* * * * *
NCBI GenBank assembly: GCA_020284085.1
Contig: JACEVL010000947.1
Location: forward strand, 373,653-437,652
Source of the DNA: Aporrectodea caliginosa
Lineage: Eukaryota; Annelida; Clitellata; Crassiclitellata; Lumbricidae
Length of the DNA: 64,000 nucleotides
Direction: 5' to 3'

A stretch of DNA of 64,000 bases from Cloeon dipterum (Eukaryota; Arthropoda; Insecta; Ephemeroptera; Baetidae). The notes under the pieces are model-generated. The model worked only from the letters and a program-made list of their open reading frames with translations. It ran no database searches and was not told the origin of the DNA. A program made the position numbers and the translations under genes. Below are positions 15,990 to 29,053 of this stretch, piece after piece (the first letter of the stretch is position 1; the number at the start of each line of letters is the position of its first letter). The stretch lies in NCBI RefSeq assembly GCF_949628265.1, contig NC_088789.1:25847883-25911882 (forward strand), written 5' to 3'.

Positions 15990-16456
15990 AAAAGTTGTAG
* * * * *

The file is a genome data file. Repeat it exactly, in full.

NCBI GenBank assembly: GCA_020284085.1
Contig: JACEVL010000947.1
Location: forward strand, 373,653-437,652
Source of the DNA: Aporrectodea caliginosa
Lineage: Eukaryota; Annelida; Clitellata; Crassiclitellata; Lumbricidae
Length of the DNA: 64,000 nucleotides
Direction: 5' to 3'

A stretch of DNA of 64,000 bases from Cloeon dipterum (Eukaryota; Arthropoda; Insecta; Ephemeroptera; Baetidae). The notes under the pieces are model-generated. The model worked only from the letters and a program-made list of their open reading frames with translations. It ran no database searches and was not told the origin of the DNA. A program made the position numbers and the translations under genes. Below are positions 15,990 to 29,053 of this stretch, piece after piece (the first letter of the stretch is position 1; the number at the start of each line of letters is the position of its first letter). The stretch lies in NCBI RefSeq assembly GCF_949628265.1, contig NC_088789.1:25847883-25911882 (forward strand), written 5' to 3'.

Positions 15990-16456
15990 AAAAGTTGTAG